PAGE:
August 12, 2019
“Trust starts with truth and ends with truth.” – Santosh Kalwar
Thankfully, blockchain technology and decentralized applications present an opportunity to restore public trust.
The Road to Minimally Viable Trust
Don’t trust, verify.
Algos and Libras: Goals, Governance, and Consensus
Algorand is a blockchain startup focused on “building trusted infrastructure for the borderless economy.” Its goal is to create a decentralized infrastructure that extends the benefits of fast, cheap, and secure transactions to the global economy. This includes making payments in emerging markets far more accessible, affordable, and easy to use.
Libra’s mission sounds strikingly similar: “A simple global currency and financial infrastructure that empowers billions of people.” To be fair, this is the modus operandi of most blockchain networks. Make transactions better than the status quo. But Algorand stands out in several important ways.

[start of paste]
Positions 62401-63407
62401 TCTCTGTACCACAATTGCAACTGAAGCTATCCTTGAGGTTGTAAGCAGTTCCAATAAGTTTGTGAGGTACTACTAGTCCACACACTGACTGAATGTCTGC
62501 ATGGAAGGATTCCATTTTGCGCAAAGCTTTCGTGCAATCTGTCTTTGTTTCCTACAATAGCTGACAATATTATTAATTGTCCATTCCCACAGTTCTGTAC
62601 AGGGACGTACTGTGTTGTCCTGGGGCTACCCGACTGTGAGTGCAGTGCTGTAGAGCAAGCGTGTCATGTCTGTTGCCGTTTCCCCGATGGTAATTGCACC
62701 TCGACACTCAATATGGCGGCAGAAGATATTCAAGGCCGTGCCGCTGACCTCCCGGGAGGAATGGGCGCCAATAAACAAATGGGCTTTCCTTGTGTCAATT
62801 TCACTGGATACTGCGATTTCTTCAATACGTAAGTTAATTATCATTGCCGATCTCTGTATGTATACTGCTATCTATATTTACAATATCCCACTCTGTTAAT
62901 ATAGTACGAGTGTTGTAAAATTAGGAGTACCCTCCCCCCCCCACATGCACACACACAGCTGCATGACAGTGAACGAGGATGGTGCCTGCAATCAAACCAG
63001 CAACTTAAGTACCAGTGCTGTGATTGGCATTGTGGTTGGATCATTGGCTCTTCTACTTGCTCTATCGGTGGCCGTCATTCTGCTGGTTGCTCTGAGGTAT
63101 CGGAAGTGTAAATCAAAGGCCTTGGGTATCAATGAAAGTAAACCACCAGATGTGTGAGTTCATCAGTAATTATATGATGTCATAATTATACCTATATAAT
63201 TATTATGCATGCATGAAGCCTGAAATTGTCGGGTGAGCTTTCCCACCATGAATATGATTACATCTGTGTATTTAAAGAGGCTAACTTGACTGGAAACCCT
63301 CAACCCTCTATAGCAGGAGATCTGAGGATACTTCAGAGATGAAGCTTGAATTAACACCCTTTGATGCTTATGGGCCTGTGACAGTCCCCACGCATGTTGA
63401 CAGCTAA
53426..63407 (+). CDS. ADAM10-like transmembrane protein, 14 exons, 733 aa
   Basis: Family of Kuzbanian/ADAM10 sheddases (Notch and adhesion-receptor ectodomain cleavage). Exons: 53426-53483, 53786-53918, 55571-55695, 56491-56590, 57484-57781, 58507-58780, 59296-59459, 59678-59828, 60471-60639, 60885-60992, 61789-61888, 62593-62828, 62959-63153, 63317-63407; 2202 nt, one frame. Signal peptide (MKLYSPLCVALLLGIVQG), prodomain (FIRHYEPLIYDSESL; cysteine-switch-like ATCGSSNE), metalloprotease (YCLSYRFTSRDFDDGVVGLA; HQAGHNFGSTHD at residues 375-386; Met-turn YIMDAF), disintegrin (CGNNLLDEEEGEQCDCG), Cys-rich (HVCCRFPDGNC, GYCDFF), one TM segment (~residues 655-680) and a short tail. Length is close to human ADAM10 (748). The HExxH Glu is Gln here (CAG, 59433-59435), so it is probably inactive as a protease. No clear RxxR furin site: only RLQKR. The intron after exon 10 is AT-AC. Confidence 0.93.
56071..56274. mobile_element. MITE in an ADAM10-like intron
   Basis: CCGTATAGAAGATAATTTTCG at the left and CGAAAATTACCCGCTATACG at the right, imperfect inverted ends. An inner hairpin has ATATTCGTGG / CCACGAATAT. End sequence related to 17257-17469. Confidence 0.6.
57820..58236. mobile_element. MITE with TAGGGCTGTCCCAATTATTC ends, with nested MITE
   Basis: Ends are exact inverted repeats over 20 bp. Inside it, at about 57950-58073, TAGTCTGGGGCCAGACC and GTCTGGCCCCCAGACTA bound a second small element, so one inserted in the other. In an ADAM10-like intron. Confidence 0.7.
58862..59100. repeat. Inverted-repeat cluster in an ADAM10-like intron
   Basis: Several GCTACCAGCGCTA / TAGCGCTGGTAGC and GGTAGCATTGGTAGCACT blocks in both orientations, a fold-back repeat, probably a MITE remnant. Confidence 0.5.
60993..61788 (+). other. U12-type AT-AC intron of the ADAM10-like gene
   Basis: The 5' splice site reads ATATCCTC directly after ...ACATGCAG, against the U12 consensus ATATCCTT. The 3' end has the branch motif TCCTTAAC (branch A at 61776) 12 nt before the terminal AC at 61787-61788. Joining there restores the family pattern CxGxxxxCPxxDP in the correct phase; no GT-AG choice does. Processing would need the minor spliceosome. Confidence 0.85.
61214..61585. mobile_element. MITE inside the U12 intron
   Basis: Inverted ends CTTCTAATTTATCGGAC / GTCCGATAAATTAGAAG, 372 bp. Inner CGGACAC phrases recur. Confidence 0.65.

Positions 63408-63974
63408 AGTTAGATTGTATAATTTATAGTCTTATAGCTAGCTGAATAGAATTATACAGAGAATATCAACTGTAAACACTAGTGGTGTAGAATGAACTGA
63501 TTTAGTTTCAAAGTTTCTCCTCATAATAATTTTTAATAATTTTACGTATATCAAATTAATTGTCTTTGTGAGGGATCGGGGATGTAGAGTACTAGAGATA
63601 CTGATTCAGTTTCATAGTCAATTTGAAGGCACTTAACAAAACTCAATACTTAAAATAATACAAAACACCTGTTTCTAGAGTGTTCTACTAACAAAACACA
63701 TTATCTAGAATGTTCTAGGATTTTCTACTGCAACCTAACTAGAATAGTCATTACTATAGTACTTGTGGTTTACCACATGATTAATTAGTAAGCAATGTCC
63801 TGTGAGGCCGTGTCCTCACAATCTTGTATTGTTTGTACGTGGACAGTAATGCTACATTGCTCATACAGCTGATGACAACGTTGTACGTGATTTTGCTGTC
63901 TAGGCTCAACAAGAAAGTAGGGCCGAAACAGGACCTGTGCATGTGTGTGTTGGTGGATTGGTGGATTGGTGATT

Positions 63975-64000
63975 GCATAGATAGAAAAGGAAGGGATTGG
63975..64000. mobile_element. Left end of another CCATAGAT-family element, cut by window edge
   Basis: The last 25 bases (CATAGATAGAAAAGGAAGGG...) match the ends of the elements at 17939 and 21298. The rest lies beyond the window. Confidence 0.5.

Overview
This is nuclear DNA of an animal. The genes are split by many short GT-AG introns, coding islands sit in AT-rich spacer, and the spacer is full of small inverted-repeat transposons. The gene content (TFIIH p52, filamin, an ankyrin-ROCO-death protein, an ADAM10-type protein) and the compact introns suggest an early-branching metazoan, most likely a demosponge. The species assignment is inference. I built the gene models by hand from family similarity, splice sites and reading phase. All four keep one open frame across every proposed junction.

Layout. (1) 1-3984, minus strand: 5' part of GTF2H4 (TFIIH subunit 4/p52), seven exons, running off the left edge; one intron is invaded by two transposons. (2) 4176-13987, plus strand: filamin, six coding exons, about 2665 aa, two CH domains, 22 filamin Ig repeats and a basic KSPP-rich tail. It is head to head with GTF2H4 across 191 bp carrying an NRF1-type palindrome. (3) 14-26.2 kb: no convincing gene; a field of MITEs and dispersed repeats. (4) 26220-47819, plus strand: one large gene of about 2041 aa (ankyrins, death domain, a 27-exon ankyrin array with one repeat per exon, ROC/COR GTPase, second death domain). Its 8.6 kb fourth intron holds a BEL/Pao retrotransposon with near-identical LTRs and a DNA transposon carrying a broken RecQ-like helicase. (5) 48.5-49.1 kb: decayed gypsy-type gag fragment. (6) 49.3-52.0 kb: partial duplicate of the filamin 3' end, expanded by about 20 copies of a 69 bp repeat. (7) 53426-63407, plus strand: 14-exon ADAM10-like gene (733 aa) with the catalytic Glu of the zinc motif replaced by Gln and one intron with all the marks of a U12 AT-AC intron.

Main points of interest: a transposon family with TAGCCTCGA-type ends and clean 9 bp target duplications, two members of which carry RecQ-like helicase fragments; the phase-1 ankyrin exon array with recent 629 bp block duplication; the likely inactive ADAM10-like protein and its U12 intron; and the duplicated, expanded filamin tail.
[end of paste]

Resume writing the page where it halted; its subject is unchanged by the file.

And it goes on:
Libra Talks the Talk
What separates Algorand from Libra is the difference between vision, mission, and execution.
Facebook sees cryptocurrency as an opportunity to grow its already massive global footprint. Its mission of wanting to connect and empower everybody seems to justify its means to an end. But not everybody is buying it.
We see this again in Congressman Duffy’s remarks addressing the policy consequences of social and financial discrimination:
Algorand Walks the Walk
While both Libra and Algorand share similar goals, Algorand truly walks the walk. Algorand sees beyond money making. This is apparent in its design and proven in practice.
Money Making Money
Several design decisions limit Libra’s goals and path towards execution. Foremost, the way in which the Libra Association establishes value for the Libra token has both regulatory and practical limitations.